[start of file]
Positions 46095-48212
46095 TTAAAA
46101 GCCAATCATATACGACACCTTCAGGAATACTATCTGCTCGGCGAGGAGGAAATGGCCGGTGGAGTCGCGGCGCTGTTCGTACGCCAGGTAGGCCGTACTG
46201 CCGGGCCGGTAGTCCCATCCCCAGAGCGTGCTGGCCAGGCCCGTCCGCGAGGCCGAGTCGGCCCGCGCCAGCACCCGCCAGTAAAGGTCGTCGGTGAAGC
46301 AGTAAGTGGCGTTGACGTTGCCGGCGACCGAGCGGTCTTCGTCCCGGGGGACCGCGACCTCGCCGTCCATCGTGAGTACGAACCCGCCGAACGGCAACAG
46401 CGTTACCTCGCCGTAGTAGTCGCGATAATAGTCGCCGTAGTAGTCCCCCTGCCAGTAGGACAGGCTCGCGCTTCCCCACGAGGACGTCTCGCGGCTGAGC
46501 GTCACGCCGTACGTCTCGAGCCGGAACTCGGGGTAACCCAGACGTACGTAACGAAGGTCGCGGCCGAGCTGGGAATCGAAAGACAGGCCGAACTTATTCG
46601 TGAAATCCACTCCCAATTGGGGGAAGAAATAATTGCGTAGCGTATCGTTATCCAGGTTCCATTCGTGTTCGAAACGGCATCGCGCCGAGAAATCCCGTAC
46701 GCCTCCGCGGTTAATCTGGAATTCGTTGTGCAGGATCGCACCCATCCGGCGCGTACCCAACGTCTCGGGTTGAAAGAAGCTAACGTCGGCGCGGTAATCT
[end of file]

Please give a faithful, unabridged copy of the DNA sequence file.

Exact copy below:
Positions 46095-48212
46095 TTAAAA
46101 GCCAATCATATACGACACCTTCAGGAATACTATCTGCTCGGCGAGGAGGAAATGGCCGGTGGAGTCGCGGCGCTGTTCGTACGCCAGGTAGGCCGTACTG
46201 CCGGGCCGGTAGTCCCATCCCCAGAGCGTGCTGGCCAGGCCCGTCCGCGAGGCCGAGTCGGCCCGCGCCAGCACCCGCCAGTAAAGGTCGTCGGTGAAGC
46301 AGTAAGTGGCGTTGACGTTGCCGGCGACCGAGCGGTCTTCGTCCCGGGGGACCGCGACCTCGCCGTCCATCGTGAGTACGAACCCGCCGAACGGCAACAG
46401 CGTTACCTCGCCGTAGTAGTCGCGATAATAGTCGCCGTAGTAGTCCCCCTGCCAGTAGGACAGGCTCGCGCTTCCCCACGAGGACGTCTCGCGGCTGAGC
46501 GTCACGCCGTACGTCTCGAGCCGGAACTCGGGGTAACCCAGACGTACGTAACGAAGGTCGCGGCCGAGCTGGGAATCGAAAGACAGGCCGAACTTATTCG
46601 TGAAATCCACTCCCAATTGGGGGAAGAAATAATTGCGTAGCGTATCGTTATCCAGGTTCCATTCGTGTTCGAAACGGCATCGCGCCGAGAAATCCCGTAC
46701 GCCTCCGCGGTTAATCTGGAATTCGTTGTGCAGGATCGCACCCATCCGGCGCGTACCCAACGTCTCGGGTTGAAAGAAGCTAACGTCGGCGCGGTAATCT